In the context of study settings, natural settings are used for correlational studies. For cause and effect studies, lab settings are used. The unit of analysis in a research design refers to a population of studies. This includes individuals, groups, organizations, industries, and countries. For example, if there is research conducted to know the individual performance of employees after certain training, then here, a unit of analysis will be individuals if this performance is to be checked at the production as well as sales department level. Then, here, the unit of analysis will be grouped. This can also be at the industry level when an investigation is carried out to analyze the percentage of the workforce working in care, and then the unit of analysis is an industry (Khankeh et al., 2015). The time horizon can be cross-sectional, or it can be longitudinal studies. Longitudinal studies refer to those that are conducted at more than one point in time. For example, the performance of employees before and after training can be assessed using longitudinal studies.

Research can be carried out quantitatively as well as qualitatively. These approaches fluctuate in the amount of the researcher’s interest regarding the empirical appointment, direct association with the subjects, and physical participation in the situation. If a researcher is using them as a qualitative research design, then it may face certain challenges associated with this approach. However, it cannot be concluded that qualitative research design should not be used as there are many situations where the requirement is to use the qualitative research design or it best serves the purpose. Qualitative research refers to the systematic subjective method that can be used for the description of events in qualitative terms. Its main goals are to understand the topic and explore it in depth (Taylor et al., 2015). Case studies are frequently understood as major examples of qualitative research involving the explanatory data study method.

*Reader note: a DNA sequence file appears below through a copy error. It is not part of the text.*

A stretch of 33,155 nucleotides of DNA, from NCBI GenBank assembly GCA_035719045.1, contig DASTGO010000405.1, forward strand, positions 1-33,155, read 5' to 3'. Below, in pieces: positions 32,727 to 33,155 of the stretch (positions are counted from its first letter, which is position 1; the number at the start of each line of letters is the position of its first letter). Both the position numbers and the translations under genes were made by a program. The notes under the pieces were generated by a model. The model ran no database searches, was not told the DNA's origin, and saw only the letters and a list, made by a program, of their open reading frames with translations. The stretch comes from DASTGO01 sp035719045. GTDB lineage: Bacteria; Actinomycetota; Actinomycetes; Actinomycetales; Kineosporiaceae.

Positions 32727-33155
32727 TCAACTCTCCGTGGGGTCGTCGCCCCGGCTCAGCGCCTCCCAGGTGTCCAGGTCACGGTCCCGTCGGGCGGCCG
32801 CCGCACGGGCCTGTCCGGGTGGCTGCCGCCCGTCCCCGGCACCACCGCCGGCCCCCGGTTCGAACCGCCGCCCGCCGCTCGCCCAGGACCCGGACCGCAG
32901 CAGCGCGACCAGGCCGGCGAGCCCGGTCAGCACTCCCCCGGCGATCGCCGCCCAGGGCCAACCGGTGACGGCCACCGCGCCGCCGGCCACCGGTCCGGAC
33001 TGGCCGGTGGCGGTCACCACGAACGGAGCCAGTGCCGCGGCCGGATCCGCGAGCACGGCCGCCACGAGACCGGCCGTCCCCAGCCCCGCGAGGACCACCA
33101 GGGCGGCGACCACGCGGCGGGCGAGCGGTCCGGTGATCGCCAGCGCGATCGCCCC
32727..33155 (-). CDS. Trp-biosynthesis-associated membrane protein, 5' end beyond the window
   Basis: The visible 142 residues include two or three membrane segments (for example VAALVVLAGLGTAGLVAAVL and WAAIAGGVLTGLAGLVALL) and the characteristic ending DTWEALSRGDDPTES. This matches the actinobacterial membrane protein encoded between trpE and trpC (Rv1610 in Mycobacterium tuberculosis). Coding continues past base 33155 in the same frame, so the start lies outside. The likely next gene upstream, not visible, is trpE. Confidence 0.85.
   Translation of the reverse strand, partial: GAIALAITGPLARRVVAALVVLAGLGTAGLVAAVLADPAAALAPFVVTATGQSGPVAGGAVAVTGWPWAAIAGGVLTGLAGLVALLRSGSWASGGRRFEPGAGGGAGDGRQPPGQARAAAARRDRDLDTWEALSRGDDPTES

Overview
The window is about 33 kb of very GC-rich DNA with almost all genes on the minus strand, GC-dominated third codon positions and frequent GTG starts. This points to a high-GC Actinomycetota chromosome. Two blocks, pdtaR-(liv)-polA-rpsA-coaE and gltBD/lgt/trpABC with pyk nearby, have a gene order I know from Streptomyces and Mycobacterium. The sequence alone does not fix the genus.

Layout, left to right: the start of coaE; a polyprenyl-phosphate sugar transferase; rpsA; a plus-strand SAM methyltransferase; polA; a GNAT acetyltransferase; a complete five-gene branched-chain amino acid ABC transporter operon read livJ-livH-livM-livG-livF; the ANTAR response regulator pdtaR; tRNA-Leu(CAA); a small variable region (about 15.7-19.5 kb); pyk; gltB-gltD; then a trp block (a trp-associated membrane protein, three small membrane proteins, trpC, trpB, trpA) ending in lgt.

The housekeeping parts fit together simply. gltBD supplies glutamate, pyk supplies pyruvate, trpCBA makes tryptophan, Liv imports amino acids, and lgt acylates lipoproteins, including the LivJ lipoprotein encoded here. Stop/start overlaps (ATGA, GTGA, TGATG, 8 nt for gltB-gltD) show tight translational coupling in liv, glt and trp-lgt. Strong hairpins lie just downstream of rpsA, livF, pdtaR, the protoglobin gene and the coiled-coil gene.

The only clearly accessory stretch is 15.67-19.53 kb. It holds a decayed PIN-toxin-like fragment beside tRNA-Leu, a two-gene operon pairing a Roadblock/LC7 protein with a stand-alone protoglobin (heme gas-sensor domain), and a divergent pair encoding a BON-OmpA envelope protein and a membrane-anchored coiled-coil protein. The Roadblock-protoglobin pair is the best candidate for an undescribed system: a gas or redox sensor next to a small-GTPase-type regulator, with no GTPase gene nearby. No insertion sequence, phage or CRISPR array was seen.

After the establishment of research questions, the next crucial decision is on the assortment of suitable methods along with the selection of research design. Then, succeeding planning would be on the correct technique of data collection, the number of part-takers, and a research setting based on methodology and the research question. Sometimes, it gets difficult for researchers and students to understand that using a qualitative method is only the first phase in selecting a suitable research methodology.

The qualitative research design is based on a social constructivism perspective. For example, these can be used to improve the understanding of health-related phenomena (Fleurence et al., 2014). Here, it involves systematically collecting, organizing, and clarifying material in a documented form derived from conversations or observations. Researchers start the expedition for the new hypothesis in health, which should concede that the suitability of qualitative research obtains from the nature of the social incident to be discovered. A context-specific perspective provides knowledge in qualitative research. Data analysis, ethical concerns, and inflexible methods of findings are some of the concerns of Qualitative research design while working on health-related phenomena. This design lacks the ability to equip researchers with a set of procedures to be followed; rather, it depends on the control of words and images. It does not offer results in the form of numbers and equations, but it displays results regarding meaning and understanding.

In this design, the research problems turn into research questions founded on previous research practice. In this study, the chosen sample sizes can be as small. The data collection methods can be conducting the interview or having the director’s non-participant observe. There is also the use of field notes as well as journals and logs. The main challenges that a researcher faces while doing qualitative research are the identification of the problem and the formation of the research question. There is also the requirement of selecting an appropriate methodology while conducting qualitative research (Ritchie et al., 2013). These are challenges that any researcher faces during the initial stages of any research project. These problems are principally common for beginners. Identification of research problems is a major issue in qualitative research. It is the topic that the researcher wants to take into account while conducting research. This is the main reason why the researcher is engaged in the investigation.